China recently conducted a test involving a swarm of loitering munitions, also often referred to as suicide drones, deployed from a box-like array of tubular launchers on a light tactical vehicle and from helicopters. This underscores how the drone swarm threat, broadly, is becoming ever-more real and will present increasingly serious challenges for military forces around the world in future conflicts.
The China Academy of Electronics and Information Technology (CAEIT) reportedly carried out the test in September. CAEIT is a subsidiary of the state-owned China Electronics Technology Group Corporation (CETC), which carried out a record-breaking drone swarm experiment in June 2017, involving nearly 120 small fixed-wing unmanned aircraft. Four months later, CAEIT conducted its own larger experiment with 200 fixed-wing drones. Chinese companies have also demonstrated impressive swarms using quad-copter-type drones for large public displays.
We don’t know the name or designation of the drones CAEIT used in its September test, or that of the complete system being employed. However, video footage, seen below, shows that the unmanned aircraft are very similar in form and function to more recent models of China Poly Defense’s CH-901 loitering munition.
When the tube-launched CH-901 first emerged in 2016, it featured a pair of pop-out wings, as well as a folding v-tail. More recently, that design has evolved and replaced the v-tail with another set of pop-out wings and folding twin-tail arrangement, similar to the drones we see in the CAEIT test video.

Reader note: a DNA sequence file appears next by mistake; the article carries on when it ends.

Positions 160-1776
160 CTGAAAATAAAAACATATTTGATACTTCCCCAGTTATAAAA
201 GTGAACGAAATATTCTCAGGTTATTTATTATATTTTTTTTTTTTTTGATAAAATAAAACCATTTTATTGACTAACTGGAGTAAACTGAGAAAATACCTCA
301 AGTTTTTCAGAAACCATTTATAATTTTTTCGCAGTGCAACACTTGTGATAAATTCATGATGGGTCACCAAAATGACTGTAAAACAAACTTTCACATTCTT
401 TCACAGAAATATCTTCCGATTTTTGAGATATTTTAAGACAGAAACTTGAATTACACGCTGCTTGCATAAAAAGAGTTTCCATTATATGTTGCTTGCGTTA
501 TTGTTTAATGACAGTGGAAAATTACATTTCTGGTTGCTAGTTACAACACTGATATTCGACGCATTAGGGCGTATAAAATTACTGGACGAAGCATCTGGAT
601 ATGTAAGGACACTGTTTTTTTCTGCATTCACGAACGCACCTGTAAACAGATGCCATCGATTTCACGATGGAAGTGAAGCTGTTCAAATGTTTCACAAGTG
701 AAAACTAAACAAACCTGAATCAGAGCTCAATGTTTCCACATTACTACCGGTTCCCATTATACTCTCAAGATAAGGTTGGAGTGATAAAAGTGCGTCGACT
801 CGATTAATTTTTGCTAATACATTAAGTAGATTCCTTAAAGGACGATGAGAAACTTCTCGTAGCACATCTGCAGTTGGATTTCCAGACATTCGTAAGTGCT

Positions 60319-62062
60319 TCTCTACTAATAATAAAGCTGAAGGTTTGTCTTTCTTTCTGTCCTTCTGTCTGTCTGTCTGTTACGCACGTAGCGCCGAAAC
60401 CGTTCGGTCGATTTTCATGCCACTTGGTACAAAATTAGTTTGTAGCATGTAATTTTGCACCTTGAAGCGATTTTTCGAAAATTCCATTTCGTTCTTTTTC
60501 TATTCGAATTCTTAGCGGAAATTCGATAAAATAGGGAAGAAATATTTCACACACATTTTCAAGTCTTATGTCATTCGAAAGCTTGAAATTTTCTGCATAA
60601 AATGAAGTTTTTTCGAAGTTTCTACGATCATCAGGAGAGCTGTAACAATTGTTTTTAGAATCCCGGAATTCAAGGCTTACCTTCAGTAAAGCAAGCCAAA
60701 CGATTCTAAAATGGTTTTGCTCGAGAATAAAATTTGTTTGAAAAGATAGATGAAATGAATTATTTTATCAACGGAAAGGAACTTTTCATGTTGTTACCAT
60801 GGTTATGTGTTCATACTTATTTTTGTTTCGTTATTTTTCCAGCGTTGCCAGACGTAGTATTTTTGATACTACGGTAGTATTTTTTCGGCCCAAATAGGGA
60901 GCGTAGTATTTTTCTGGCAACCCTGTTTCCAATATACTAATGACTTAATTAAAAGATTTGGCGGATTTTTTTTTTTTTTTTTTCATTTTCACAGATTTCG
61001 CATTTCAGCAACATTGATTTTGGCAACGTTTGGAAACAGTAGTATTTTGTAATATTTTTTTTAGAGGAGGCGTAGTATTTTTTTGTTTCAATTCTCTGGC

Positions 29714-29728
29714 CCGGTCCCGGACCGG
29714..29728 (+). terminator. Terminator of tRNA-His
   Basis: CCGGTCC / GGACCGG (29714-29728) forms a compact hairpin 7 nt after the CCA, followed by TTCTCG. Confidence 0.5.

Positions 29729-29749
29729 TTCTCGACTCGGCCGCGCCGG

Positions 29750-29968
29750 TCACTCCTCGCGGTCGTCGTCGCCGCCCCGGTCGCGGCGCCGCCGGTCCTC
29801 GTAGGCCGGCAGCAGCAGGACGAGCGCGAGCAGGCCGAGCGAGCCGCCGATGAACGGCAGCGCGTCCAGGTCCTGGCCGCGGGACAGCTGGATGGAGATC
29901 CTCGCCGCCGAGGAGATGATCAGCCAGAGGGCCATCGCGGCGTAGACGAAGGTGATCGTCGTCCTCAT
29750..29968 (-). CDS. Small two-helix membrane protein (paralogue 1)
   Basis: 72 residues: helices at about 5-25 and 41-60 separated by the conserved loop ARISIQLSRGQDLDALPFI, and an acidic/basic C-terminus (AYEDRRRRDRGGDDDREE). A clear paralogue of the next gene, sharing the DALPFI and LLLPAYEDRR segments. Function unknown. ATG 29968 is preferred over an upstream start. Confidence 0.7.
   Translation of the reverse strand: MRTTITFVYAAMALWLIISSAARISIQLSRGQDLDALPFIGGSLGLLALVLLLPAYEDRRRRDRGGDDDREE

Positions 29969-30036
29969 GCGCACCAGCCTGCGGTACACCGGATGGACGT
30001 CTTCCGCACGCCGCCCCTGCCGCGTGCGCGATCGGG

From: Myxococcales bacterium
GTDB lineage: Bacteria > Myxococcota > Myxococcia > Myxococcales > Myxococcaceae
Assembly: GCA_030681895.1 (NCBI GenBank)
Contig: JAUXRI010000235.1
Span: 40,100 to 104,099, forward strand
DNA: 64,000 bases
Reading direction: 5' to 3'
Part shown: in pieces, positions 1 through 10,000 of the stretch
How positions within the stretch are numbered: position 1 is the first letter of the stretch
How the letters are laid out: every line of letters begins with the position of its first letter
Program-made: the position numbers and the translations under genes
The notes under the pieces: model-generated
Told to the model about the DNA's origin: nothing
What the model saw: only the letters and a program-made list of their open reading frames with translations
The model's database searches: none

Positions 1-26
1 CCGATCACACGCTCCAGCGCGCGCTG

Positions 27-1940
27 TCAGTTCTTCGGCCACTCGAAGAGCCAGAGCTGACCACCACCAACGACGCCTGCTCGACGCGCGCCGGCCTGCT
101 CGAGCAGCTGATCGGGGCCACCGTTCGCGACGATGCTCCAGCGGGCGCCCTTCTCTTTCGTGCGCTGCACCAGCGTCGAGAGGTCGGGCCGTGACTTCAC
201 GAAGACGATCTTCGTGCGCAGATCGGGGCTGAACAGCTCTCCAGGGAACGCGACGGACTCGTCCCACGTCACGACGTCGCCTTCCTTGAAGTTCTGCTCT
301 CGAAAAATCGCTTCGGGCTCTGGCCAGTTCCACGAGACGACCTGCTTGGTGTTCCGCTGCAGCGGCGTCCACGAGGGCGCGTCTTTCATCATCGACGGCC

Of course, designs featuring two pairs of folding wings are very common for tube-launched drones and loitering munitions, including the Switchblade suicide drone from U.S. manufacturer AeroVironment. The unmanned aircraft CAEIT employed in its experiment is also reminiscent of American defense contractor Raytheon’s Coyote.
The Coyote comparison also extends to launch options CAEIT demonstrated in its recent test. The 48-tube ground-based launcher, which is mounted on a modified 6×6 version of the Dongfeng Mengshi light tactical vehicle, is similar in some respects to multi-tube trail-mounted launchers that the U.S. Navy’s Office of Naval Research used to launch Coyotes as part of its Low-Cost UAV Swarming Technology (LOCUST) effort, as seen in the video below. Poly Defense has also shown at least a mock-up of an array of tubular launchers for the CH-901.
It’s worth noting that any of these box-like launchers could also be installed on ships, as well as deployed in a static position on the ground.
CAEIT’s test also involved at least one drone launched from a tube mounted on a Bell 206L helicopter, as well as one that popped out of a tube dropped from a what appears to be a Robinson R-series helicopter. A portion of the 206L’s tail boom was blurred out in the video footage for unclear reasons. Coyote is notably capable of being air-launched, as well. The U.S. Navy has also experimented with dropping swarms of Perdix drones, which also feature two pairs of folding wings, but are much smaller, from F/A-18E/F Super Hornets.